While the courses offered vary between our centres and our supervisors, there are basic elements which are present in all of our programs.

During Orientation, students are presented a Student Handbook which contains relevant information about the clinical context, course requirements, administrative structures, assignment guidelines, policies and procedures, learning outcomes and much more.  Group norms are set, institutional tours are conducted, clinical wards are allocated, relationships begin to form, individual learning goals are set, and the learning process begins.

Verbatims or Pastoral Intervention Reviews are at the heart of the CPE learning model.  These are analytical and reflective documents which students present to their peers and supervisor.  Students reflect on the impact of their attitudes, values and assumptions on the care they provide, while learning theoretical principles related to the practice of pastoral and spiritual care.

Case Studies are a more in depth analysis of the care provided by the student over the course of multiple visits and interventions.

Reflection Papers are individualised assignments geared towards encouraging students to practise further reflection and analysis related to some particular learning issue, theoretical principle, or the impact of some personal attribute or behavior on their professional practice.


Pastoral Labs offer students the opportunity to see their practice through the eyes of their peers and supervisors and to see themselves on video.

Open Group, also called Covenant Group, is an unstructured seminar for group supervision with peers and the supervisor.  The group time is an opportunity to reflect on success and struggles encountered in clinical practice, to engage in collegial relationships, to work on individual learning goals or the ACPEWA learning outcomes and to experience and learn about group processes and dynamics.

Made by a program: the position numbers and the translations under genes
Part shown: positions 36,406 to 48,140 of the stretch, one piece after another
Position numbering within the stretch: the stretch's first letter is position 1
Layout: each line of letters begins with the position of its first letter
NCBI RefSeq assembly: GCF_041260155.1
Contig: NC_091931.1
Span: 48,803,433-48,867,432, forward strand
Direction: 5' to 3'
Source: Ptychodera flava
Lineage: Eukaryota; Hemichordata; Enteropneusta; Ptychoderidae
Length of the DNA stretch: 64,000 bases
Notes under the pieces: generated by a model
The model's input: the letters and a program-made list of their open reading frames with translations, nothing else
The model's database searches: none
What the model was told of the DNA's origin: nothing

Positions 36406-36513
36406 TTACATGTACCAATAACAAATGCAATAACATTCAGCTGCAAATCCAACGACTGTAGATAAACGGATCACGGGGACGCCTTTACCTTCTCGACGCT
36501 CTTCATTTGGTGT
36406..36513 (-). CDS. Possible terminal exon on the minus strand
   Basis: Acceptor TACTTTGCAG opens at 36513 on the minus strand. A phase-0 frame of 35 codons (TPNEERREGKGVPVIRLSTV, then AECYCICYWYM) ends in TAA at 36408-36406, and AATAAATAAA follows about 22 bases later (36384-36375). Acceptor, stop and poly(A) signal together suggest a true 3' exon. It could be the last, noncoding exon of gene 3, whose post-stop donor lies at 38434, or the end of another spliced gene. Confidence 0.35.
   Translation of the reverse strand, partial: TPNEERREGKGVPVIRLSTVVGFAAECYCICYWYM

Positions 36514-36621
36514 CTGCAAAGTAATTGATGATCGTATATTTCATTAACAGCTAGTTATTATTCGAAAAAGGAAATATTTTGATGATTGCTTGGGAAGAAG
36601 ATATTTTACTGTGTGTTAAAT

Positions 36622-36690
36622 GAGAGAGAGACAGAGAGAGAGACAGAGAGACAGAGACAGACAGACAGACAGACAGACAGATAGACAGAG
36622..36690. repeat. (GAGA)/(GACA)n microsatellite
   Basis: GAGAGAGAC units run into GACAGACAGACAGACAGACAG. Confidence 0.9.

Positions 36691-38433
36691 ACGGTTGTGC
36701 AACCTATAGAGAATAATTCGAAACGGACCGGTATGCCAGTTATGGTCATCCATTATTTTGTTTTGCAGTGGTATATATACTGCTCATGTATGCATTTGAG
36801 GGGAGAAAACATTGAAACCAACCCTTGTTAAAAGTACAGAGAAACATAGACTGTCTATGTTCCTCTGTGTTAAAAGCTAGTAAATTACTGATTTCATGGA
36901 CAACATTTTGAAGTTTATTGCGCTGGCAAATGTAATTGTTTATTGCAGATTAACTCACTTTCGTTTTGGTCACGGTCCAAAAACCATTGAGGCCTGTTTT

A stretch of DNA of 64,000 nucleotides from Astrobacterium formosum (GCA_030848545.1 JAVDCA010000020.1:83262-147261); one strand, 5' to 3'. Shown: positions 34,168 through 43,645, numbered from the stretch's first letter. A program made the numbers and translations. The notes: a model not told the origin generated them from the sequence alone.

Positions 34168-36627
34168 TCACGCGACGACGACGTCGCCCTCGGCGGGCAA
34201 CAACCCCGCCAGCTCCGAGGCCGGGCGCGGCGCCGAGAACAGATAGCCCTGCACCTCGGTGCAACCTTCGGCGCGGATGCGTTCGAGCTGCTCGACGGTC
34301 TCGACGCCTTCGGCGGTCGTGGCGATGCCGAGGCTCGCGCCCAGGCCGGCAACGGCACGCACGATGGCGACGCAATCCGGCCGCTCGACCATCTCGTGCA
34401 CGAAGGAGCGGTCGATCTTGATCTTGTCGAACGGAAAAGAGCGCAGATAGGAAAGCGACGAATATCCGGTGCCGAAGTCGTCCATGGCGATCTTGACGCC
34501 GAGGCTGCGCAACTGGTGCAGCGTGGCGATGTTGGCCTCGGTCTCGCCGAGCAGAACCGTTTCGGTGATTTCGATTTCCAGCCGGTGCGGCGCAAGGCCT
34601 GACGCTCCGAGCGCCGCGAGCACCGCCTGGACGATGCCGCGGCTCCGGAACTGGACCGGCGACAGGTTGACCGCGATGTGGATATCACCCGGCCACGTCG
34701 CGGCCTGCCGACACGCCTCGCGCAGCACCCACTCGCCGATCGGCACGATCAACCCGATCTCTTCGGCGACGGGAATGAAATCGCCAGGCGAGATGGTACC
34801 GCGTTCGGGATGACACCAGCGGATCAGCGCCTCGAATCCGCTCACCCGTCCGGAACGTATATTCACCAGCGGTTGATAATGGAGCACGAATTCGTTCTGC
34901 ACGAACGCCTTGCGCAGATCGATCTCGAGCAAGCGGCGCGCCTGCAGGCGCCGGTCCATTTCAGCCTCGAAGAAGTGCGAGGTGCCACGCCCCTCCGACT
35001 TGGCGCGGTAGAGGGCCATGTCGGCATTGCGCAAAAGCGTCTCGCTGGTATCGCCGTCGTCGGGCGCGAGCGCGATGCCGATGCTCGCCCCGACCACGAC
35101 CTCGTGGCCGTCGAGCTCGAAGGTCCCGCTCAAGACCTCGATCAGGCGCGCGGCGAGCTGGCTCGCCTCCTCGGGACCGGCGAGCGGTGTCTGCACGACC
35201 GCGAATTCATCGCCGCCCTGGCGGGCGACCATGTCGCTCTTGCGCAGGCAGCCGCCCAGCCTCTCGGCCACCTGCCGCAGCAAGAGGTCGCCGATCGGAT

Individual Supervision is a time for one-on-one reflection with the supervisor.  Often this includes reviewing a specific example of professional practice, but may also include exploration of any issue related to the integration of personal and professional identity, reflection on the learning process, or addressing struggles encountered in the course of providing care.

Teaching seminars, or didactics, are the most academic part of the program and include the presentation of theoretical models and concepts related to the practice of pastoral and spiritual care. Sometimes these seminars are led by hospital or community experts on the specific topic.
Pat Kelly

Media Reviews require students to conduct research on a topic through engagement in a journal or website article on a topic related to the practice of pastoral or spiritual care.

Because our supervisors continually seek to refine their practice and to meet particular needs of their students, a variety of other components may be offered during certain CPE units.  Please contact a CPE Centre for more information about what will be included in upcoming units.